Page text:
Hot Dog Vendor Eric Kilmer Attacked Rival With Cart (VIDEO)

A hot dog vendor in Albuquerque, N.M., is accused of being a little hot-headed when dealing with a rival -- by running over the competition's foot with his cart.

Albuquerque police have charged Eric Kilmer with aggravated battery with a deadly weapon -- a felony -- after he rammed his hot dog cart into rival vendor Vincent Montoya and ran over Montoya's legs and feet, KOB-TV reported.

The weenie war steamed up because the two vendors work the sidewalks in front of the city's Metro Court -- a hot place to sell hot dogs, according to locals.

Kilmer appeared in court on Thursday and pleaded not guilty to the charges, and his lawyer, Shannon Robinson, said the whole incident was an accident.

"If this was a vehicle it would have been a traffic accident," Robinson told KOB-TV. "We feel like at the worst it was a misunderstanding. We believe it was an accident from the beginning. Sad to say, you know how competitive it is out there."

That excuse didn't cut the mustard with Montoya, who said Kilmer was relishing the chance to muscle in on his turf.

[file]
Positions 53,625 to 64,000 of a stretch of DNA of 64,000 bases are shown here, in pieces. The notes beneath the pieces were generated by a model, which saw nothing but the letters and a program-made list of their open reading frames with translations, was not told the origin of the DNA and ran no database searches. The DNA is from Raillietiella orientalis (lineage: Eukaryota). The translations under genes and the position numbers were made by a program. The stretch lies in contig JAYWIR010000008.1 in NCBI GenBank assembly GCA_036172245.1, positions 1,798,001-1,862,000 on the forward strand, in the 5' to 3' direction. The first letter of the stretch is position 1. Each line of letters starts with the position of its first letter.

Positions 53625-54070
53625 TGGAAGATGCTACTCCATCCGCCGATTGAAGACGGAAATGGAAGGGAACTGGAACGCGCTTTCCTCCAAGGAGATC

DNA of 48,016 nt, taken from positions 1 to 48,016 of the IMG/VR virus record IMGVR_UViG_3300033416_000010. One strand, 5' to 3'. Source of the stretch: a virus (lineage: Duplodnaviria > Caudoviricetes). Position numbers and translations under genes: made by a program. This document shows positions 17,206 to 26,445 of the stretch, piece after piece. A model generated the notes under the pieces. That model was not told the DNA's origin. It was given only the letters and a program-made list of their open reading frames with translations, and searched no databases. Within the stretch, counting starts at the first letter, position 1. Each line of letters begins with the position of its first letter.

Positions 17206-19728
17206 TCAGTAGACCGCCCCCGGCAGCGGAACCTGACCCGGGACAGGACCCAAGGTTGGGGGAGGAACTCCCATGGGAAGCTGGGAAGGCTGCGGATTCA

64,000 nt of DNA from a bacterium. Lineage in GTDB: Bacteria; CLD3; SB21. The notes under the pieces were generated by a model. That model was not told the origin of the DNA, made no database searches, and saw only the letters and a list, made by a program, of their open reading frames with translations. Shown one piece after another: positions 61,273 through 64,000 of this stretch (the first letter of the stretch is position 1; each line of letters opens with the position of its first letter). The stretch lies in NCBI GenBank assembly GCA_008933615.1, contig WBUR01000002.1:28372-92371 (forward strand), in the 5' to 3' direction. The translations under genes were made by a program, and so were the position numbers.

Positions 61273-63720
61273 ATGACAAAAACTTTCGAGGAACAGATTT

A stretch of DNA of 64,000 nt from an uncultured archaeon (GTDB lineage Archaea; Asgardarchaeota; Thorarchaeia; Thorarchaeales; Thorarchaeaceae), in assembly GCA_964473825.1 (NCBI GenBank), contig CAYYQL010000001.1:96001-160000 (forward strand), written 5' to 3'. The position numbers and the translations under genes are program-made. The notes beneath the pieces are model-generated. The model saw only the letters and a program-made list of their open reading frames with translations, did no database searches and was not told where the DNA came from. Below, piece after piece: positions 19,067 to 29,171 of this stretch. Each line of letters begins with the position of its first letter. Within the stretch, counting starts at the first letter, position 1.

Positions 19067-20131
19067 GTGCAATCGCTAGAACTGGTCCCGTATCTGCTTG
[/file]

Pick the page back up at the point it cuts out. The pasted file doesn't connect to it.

"I freaked out," Montoya told KOB-TV. "I mean it happened so quick, it was like -- is this really happening? The adrenaline was pumping so fast, I couldn't believe it!"

Montoya claimed he still hurts from the run-in with the hot dog cart.

"I'm still a little sore," Montoya said. "My legs are sore, my back is hurting, but other than that I'm able to come out here and open my cart. Business still has to go on, right? Unfortunately, I can't stop."

The judge ordered Kilmer to stay away from his hot dog carts at the courthouse, but he will be able to conduct other business at the court. Ironically, he's also a bail bondsman, and now has a $2,500 bond of his own, as well a 1985 conviction for aggravated battery, similar to the felony charge he faces now.

If Kilmer is convicted, he could face up to three years in prison, according to Associated Press.

Meanwhile, Wednesday's opening salvo in the weenie wars has other vendors like coffee cart owner Julieta Chavez in a pickle.

"I'm out here by myself and I don't want something like that to happen to me as well," she said. "You don't want violence."